In 2019, due to Facebook's Libra plan, which touched the foundation of the US dollar hegemony, it rekindled the enthusiasm of the US Congress for digital currency. The two-day Congressional Libra hearing on July 17 and 18, 2019 attracted worldwide attention. Libra plans to support less and oppose more in Congress. The opposing members even proposed a proposal to "ban large technology companies from launching digital currencies."

Because there is no uniform regulation on the attributes of cryptocurrencies, and the United States implements federal and state grading supervision, the US regulatory policy on digital currency is relatively complicated.

Specifically, there is the Federal Reserve at the federal level, and the Fed has always maintained a more detached attitude. The reason is that the digital currency is not a real currency, and the Fed has no legally authorized responsibilities and obligations to directly supervise. As in December 2017, Yellen, then chairman of the Federal Reserve, said: "The Fed has no responsibility for supervising bitcoin. It only requires banks under the jurisdiction of the Fed to be very careful when dealing with bitcoin-related businesses. Responsibility under the Anti-Money Laundering Act and the Bank Secrecy Act."

But the Fed’s desire to evade regulation was broken by Facebook’s Libra plan. Libra is essentially a non-sovereign stable digital currency, replacing the global dollar system that the United States is proud of. Therefore, the Fed is duty-bound to become the most important regulator of Libra, and the Fed has been pushed to the focus of attention. Congress has therefore held several hearings on the Fed’s attitude toward Libra. In general, the Fed is still neutral to Libra. After all, Libra spent a long time communicating with the Fed until the Fed acquiesced to officially announce it, and the Fed still supported innovation. However, due to opposition from Congress, the Fed’s support for Libra has begun to falter.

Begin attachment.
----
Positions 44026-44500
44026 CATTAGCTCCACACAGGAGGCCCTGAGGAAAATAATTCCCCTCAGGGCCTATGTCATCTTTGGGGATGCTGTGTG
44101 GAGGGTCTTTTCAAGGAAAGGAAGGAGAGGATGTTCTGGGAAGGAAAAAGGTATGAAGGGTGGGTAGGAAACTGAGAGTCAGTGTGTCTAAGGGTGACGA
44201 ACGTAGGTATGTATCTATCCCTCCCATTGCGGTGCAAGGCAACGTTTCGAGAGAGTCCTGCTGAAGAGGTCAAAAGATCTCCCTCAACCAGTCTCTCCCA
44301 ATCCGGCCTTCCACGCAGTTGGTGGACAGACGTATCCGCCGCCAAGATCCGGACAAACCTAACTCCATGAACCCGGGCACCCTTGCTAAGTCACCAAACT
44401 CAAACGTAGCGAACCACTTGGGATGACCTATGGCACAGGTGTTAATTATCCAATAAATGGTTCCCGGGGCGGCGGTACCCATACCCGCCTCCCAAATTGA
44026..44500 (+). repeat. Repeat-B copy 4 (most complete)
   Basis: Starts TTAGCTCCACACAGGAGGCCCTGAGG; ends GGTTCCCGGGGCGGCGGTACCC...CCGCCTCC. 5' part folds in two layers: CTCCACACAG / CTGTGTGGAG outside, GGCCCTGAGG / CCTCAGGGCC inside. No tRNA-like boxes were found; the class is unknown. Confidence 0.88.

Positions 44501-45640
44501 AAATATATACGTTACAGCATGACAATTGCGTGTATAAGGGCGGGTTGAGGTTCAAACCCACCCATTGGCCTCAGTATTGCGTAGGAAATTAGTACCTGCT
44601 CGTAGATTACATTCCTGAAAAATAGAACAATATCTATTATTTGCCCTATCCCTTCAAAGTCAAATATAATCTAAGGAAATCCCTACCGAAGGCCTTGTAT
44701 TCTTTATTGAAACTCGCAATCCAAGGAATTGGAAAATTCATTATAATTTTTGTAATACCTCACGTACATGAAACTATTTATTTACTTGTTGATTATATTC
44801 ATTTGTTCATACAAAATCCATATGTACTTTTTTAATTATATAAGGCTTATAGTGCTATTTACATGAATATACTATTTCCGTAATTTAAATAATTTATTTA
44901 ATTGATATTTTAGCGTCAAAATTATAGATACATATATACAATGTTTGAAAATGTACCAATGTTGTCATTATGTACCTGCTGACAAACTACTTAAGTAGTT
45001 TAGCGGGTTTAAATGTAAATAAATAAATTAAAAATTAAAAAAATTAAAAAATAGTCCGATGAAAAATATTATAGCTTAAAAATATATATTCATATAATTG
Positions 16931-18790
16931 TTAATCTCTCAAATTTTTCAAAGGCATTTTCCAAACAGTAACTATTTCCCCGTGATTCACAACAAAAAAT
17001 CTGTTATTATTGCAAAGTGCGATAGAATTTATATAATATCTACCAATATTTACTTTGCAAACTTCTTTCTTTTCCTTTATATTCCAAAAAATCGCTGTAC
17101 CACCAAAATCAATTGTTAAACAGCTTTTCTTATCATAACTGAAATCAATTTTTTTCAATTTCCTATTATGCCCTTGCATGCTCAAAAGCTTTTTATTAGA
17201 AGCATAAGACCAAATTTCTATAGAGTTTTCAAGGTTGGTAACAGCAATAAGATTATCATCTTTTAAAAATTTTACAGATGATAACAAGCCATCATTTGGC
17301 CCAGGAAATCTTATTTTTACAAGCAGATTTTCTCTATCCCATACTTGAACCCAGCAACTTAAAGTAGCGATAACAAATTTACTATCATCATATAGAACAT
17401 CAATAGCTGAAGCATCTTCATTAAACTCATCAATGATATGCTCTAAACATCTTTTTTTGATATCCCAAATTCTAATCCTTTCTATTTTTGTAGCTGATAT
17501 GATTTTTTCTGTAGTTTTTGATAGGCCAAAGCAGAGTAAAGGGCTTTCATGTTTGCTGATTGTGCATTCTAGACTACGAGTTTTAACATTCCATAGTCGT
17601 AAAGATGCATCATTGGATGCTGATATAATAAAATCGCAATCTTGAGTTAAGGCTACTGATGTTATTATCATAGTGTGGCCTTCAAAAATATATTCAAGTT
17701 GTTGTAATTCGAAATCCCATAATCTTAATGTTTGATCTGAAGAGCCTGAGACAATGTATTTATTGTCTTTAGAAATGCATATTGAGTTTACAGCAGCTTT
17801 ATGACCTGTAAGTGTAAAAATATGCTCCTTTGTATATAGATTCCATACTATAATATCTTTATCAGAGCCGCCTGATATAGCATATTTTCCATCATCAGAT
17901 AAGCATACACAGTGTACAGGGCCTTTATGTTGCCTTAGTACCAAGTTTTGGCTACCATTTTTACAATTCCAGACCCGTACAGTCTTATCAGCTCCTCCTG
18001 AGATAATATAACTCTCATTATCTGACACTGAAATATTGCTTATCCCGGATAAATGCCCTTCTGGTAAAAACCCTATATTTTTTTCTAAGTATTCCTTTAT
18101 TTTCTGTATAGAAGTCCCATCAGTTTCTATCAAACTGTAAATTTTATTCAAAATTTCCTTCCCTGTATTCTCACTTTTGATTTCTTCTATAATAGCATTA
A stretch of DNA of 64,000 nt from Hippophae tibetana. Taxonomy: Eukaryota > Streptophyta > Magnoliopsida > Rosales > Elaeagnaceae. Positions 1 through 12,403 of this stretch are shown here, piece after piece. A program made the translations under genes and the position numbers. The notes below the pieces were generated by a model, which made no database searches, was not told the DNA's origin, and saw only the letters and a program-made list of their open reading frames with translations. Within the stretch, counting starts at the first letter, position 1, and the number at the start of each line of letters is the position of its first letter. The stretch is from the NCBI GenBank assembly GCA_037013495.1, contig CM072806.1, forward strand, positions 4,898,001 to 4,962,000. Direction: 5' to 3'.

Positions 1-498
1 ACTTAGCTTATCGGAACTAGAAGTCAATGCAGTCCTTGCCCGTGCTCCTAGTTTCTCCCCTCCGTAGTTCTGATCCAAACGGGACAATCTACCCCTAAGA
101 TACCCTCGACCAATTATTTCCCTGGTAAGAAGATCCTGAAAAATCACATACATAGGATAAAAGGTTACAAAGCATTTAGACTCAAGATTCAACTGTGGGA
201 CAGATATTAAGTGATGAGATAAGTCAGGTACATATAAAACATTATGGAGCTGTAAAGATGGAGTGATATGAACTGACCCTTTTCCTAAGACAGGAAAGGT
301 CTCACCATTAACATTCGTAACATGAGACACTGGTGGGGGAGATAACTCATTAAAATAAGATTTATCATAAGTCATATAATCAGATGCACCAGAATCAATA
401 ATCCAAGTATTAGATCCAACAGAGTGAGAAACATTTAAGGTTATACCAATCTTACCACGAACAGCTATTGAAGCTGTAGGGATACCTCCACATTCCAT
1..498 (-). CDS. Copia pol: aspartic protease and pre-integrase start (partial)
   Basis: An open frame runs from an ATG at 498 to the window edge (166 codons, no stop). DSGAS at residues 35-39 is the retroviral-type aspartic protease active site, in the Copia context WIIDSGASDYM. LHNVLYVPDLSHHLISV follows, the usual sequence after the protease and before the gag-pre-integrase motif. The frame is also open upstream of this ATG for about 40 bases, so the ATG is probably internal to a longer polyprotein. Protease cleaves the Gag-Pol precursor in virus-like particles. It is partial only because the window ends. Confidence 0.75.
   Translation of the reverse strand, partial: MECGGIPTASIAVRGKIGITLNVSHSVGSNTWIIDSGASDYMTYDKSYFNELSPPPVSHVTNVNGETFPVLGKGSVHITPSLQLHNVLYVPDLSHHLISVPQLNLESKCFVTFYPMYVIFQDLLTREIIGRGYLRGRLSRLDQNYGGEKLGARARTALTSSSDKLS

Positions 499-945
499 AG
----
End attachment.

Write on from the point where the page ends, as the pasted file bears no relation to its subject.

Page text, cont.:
In any case, the Fed is essentially a regulator of stable currency. The world is eagerly awaiting the Fed’s measures to regulate Libra, because any decision she made will play a decisive role in the future development of digital currencies, especially stable currencies.

The Internal Revenue Service (IRS) considers taxation as a starting point and determines that Bitcoin and other encrypted digital currencies are property rather than currency , and are regulated in accordance with the capital gains tax law, and corresponding regulations have been introduced. Individuals and institutions need to declare each year based on capital appreciation or loss.

The biggest impact is that on November 29, 2017, San Francisco federal judges decided that Coinbase (the largest digital currency exchange in the United States) must submit a list of users with more than $20,000 in transactions between 2013 and 2015 on the platform. . At that time, IRS calculated that a large number of taxpayers did not truthfully declare the profit of the digital currency, so they asked Coinbase for transaction information. Coinbase refused on the grounds of customer privacy, so IRS sued Coinbase. After this incident, many customers (but could not estimate) moved digital assets to overseas exchanges to avoid US taxation.

Recently, the US Taxation Bureau has recruited a lot of jobs and asked for digital currency experience. The US Taxation Bureau official explained that this move is to strengthen the illegal behavior of taxpayers to evade taxes through digital currency.